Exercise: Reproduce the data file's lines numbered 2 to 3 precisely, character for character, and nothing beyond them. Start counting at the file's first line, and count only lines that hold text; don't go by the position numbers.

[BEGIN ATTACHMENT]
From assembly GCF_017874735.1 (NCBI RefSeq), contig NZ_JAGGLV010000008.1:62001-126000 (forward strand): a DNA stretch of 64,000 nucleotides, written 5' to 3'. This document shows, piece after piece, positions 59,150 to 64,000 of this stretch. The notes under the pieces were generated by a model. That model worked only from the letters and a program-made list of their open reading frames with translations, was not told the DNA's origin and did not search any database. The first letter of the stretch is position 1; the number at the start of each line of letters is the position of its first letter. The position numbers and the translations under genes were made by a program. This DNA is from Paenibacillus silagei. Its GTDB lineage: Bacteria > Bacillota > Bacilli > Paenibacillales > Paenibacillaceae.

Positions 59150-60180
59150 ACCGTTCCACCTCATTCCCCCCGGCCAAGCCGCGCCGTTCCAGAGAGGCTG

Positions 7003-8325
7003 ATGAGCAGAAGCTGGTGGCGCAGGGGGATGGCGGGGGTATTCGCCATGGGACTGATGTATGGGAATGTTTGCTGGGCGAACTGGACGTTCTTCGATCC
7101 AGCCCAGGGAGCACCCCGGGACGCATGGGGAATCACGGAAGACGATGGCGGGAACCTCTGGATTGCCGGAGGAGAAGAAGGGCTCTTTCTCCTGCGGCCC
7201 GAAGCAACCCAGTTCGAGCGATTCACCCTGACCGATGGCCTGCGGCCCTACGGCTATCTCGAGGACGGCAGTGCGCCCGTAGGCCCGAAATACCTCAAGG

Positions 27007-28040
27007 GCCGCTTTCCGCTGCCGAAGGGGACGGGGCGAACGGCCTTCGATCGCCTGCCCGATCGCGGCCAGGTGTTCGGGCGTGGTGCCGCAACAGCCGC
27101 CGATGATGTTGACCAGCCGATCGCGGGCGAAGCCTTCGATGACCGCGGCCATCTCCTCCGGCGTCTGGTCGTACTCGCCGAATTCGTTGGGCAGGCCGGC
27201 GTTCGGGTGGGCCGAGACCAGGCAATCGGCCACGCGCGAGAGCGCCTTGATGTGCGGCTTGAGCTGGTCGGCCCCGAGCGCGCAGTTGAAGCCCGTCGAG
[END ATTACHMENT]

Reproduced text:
Positions 59150-60180
59150 ACCGTTCCACCTCATTCCCCCCGGCCAAGCCGCGCCGTTCCAGAGAGGCTG